The House of Representatives voted 216-212 against starting debate on the $886 billion defense appropriations bill amid opposition from a small group of ultra-conservative Republicans.
It marks a setback for McCarthy after his divided Republican majority met for two and a half hours in search of consensus on legislation to avoid a fourth government shutdown in a decade starting Oct. 1.
With the vote failing, McCarthy told reporters he would follow "the same strategy that I have followed since January: just keep working, never give up."
Federal agencies will begin shutting down on Oct. 1 unless Congress passes either a short-term continuation resolution or a year-long funding bill.
House Republicans have so far failed to unite on either eventuality, and the ideas they have discussed have only Republican support, making it unlikely that they will win support in the Democratic-majority Senate or be signed into law by President Joe Biden.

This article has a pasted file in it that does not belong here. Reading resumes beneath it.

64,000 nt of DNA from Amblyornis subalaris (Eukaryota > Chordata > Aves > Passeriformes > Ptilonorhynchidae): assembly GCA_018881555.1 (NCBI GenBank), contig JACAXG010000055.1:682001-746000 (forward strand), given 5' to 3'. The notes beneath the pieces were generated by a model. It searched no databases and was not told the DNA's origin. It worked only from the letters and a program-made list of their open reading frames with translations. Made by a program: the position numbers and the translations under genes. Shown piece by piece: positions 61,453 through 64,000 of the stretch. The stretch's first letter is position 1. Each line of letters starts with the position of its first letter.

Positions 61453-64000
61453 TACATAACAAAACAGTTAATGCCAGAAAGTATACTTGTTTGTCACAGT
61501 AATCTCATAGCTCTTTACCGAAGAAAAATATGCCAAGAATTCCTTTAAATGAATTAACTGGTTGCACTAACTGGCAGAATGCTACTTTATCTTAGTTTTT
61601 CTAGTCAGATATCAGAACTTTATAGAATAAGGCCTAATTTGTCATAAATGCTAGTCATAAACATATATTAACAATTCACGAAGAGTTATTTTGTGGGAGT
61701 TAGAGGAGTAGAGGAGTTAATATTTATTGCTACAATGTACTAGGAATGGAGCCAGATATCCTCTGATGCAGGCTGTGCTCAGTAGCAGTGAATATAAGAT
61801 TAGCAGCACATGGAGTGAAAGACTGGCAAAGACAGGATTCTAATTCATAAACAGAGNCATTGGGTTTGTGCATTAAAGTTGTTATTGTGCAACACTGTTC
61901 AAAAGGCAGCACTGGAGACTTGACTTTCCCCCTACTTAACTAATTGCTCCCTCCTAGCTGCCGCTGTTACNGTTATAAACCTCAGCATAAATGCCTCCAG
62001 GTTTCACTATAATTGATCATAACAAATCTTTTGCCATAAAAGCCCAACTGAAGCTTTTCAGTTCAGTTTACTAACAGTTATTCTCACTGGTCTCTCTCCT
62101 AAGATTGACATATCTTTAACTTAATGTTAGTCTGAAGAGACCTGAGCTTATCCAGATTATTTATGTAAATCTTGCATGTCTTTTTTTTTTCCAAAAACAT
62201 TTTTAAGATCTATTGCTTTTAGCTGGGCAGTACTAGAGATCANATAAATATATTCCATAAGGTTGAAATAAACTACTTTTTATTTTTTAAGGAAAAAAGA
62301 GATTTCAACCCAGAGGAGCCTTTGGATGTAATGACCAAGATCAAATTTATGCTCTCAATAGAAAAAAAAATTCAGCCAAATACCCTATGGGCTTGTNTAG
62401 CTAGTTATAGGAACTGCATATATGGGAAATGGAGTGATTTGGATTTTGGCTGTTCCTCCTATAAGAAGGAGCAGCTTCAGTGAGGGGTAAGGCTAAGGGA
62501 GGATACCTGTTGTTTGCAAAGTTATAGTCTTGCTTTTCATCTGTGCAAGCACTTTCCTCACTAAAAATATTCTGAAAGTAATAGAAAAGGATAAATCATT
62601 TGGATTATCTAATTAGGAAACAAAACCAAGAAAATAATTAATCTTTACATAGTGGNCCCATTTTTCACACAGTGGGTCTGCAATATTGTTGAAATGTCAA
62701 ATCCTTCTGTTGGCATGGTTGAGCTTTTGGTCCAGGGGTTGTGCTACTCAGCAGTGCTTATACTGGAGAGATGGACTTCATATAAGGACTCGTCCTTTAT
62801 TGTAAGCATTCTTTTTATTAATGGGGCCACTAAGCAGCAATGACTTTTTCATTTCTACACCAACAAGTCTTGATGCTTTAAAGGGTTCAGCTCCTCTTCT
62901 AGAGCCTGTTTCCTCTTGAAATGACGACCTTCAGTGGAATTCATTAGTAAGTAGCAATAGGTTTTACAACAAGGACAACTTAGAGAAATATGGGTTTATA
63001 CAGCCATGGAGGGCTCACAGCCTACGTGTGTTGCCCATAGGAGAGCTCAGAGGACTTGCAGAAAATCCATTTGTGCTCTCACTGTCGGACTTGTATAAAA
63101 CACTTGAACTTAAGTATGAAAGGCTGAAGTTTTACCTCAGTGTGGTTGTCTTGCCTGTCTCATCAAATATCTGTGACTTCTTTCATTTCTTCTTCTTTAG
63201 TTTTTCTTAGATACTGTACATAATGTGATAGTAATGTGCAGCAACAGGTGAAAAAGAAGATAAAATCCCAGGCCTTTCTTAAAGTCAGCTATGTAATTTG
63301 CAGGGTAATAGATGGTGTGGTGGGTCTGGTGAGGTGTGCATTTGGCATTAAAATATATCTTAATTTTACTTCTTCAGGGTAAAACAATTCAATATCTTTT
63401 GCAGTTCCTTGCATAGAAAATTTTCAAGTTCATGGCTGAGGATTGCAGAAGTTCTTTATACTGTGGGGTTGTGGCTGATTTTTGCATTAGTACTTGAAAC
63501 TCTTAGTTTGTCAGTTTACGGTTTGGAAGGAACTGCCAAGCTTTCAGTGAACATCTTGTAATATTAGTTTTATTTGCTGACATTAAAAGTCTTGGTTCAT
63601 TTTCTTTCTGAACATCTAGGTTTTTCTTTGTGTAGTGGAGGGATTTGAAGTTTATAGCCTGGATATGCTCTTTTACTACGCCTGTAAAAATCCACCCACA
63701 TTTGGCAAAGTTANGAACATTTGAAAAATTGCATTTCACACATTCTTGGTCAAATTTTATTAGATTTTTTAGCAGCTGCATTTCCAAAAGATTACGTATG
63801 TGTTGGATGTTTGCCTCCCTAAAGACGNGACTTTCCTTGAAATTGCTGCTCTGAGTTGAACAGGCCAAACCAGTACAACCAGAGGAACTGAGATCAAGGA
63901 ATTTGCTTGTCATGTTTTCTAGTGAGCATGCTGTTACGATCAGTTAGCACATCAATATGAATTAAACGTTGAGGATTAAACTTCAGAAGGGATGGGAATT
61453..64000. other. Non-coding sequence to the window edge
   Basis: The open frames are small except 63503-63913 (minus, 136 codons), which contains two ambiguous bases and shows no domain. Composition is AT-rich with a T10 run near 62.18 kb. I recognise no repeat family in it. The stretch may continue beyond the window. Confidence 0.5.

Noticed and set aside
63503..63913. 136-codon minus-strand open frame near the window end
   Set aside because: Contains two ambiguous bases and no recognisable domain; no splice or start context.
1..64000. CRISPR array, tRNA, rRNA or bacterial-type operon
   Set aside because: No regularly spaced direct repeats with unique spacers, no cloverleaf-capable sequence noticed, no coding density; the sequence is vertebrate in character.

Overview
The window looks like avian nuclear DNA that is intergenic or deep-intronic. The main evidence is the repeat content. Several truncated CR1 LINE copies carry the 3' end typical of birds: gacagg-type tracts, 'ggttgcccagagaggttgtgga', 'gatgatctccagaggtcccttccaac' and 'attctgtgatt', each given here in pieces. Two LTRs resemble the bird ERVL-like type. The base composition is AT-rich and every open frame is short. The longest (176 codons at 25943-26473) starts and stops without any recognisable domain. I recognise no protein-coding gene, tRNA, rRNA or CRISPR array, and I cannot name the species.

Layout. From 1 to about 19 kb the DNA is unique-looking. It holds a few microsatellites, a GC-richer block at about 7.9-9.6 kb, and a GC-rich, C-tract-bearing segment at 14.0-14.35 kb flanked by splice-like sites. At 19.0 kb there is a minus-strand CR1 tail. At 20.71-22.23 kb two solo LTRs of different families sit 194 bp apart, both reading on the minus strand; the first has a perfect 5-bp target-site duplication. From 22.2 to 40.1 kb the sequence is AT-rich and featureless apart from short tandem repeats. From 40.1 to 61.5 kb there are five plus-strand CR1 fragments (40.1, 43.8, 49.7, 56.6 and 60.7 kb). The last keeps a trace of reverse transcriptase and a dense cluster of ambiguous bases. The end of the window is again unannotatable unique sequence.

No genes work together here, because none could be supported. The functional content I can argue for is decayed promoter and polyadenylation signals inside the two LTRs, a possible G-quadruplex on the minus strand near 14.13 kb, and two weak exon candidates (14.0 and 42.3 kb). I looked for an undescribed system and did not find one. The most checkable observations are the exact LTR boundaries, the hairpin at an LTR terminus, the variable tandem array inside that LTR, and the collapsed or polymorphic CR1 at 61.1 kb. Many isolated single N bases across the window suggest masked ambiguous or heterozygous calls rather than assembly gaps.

Fitch Ratings has cited repeated last-minute negotiations that threaten the government's ability to pay its bills as one of the reasons it downgraded U.S. debt to AA+ from AAA this year.
A small group of ultra-conservative Republicans oppose the Republican spending program, wanting guarantees that the 2024 appropriations will not exceed the 2022 cap of $1.47 trillion, $120 billion less than McCarthy and Biden agreed in May.